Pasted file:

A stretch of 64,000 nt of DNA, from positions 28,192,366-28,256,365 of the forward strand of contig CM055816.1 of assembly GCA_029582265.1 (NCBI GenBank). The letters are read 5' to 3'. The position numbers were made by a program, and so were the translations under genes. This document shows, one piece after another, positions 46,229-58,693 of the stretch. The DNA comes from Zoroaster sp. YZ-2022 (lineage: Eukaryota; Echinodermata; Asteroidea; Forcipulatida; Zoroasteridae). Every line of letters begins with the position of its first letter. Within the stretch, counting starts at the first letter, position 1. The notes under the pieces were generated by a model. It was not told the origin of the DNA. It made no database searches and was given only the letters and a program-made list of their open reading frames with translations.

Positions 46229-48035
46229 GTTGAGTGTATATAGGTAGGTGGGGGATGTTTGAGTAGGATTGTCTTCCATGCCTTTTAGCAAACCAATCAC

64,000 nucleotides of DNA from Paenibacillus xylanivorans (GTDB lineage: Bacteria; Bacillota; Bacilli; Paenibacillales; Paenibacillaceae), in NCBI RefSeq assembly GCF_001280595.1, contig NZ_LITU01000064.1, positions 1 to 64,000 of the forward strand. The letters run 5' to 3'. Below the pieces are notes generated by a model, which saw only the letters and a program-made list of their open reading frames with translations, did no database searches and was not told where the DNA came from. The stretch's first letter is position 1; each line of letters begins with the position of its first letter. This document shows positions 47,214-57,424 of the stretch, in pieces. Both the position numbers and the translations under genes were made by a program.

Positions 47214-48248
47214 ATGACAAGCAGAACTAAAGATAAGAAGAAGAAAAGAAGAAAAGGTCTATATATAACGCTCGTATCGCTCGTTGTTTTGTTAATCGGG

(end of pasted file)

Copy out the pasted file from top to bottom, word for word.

A stretch of 64,000 nt of DNA, from positions 28,192,366-28,256,365 of the forward strand of contig CM055816.1 of assembly GCA_029582265.1 (NCBI GenBank). The letters are read 5' to 3'. The position numbers were made by a program, and so were the translations under genes. This document shows, one piece after another, positions 46,229-58,693 of the stretch. The DNA comes from Zoroaster sp. YZ-2022 (lineage: Eukaryota; Echinodermata; Asteroidea; Forcipulatida; Zoroasteridae). Every line of letters begins with the position of its first letter. Within the stretch, counting starts at the first letter, position 1. The notes under the pieces were generated by a model. It was not told the origin of the DNA. It made no database searches and was given only the letters and a program-made list of their open reading frames with translations.

Positions 46229-48035
46229 GTTGAGTGTATATAGGTAGGTGGGGGATGTTTGAGTAGGATTGTCTTCCATGCCTTTTAGCAAACCAATCAC

64,000 nucleotides of DNA from Paenibacillus xylanivorans (GTDB lineage: Bacteria; Bacillota; Bacilli; Paenibacillales; Paenibacillaceae), in NCBI RefSeq assembly GCF_001280595.1, contig NZ_LITU01000064.1, positions 1 to 64,000 of the forward strand. The letters run 5' to 3'. Below the pieces are notes generated by a model, which saw only the letters and a program-made list of their open reading frames with translations, did no database searches and was not told where the DNA came from. The stretch's first letter is position 1; each line of letters begins with the position of its first letter. This document shows positions 47,214-57,424 of the stretch, in pieces. Both the position numbers and the translations under genes were made by a program.

Positions 47214-48248
47214 ATGACAAGCAGAACTAAAGATAAGAAGAAGAAAAGAAGAAAAGGTCTATATATAACGCTCGTATCGCTCGTTGTTTTGTTAATCGGG